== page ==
Embarrassed by the Teacher
“My daughter’s teacher embarrasses her when she is slow in answering a question or when she gets something wrong. Can I prevent this from happening by putting my objection to it into her IEP? Or is an IEP just for academic challenges?”
An IEP is not just for academic challenges. It can address emotional or social issues, as well. A teacher should never embarrass a child. Before bringing this matter up to the IEP team, speak to the teacher and explain your concerns. If you have already done so, or you believe the teacher may retaliate by making things more difficult for your child, raise the problem with the principal. You also need to determine whether the teacher is acting inappropriately or whether your child is unusually sensitive. The answer to that question doesn’t change the fact that your child is feeling picked on or your need to take action, but it may help you decide on the steps you will take.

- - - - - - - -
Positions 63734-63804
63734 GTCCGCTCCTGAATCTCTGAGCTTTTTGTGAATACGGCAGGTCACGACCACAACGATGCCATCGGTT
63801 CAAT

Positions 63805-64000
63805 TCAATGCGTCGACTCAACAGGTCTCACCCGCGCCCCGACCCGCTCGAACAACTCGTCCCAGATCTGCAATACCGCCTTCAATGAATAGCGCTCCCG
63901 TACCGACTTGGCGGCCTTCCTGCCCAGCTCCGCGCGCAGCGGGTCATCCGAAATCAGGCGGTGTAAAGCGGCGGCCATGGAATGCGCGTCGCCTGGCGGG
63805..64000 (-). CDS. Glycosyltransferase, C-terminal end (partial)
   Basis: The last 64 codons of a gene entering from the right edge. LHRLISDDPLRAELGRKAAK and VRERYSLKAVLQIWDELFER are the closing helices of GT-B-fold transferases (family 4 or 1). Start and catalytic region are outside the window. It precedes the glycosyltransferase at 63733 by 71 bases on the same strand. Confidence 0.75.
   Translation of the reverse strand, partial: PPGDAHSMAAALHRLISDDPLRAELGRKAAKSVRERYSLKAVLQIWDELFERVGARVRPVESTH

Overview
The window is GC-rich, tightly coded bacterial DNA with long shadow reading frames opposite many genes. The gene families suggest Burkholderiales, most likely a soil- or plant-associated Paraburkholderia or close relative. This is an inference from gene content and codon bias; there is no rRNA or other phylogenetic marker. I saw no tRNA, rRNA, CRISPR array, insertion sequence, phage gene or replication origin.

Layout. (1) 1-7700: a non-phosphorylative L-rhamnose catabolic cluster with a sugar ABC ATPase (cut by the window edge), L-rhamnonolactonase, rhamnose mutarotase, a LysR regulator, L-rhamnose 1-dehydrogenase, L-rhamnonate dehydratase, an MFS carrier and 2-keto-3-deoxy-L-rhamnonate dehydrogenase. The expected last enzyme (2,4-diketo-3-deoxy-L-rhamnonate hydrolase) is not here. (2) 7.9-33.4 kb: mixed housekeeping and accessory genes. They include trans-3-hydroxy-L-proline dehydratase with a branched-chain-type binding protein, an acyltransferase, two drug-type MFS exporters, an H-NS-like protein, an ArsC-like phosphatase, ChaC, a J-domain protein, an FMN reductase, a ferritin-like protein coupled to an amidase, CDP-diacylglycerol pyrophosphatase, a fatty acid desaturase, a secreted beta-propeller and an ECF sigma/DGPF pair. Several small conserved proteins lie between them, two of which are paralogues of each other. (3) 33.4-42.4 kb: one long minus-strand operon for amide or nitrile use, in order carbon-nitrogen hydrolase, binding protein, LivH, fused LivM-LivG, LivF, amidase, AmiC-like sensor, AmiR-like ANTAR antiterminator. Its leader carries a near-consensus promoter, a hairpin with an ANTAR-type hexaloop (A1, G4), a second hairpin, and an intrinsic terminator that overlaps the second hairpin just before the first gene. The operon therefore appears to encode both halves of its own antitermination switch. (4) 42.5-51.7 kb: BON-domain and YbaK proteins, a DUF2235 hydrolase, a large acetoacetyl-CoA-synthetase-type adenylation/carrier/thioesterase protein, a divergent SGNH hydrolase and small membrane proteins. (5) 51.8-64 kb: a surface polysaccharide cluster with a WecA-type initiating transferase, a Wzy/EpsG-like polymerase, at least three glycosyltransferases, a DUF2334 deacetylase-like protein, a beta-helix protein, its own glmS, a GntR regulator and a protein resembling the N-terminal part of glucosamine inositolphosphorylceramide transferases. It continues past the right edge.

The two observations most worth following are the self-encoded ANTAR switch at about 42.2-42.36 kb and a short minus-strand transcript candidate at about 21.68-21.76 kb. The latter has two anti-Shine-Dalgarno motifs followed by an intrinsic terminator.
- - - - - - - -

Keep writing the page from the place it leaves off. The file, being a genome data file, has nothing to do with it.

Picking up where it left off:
A well-written IEP contains strategies for dealing with your child’s difficulties answering questions in the classroom, but a teacher who embarrasses a child may not be inclined to follow an IEP, even if it deals with these challenges.
If bringing this problem to the school administration and discussing it with the IEP team do not resolve it quickly, you may need to insist that your daughter be moved to a different class or consider having her placed in a private school, at district expense, where she can receive an education that meets both her educational and emotional needs.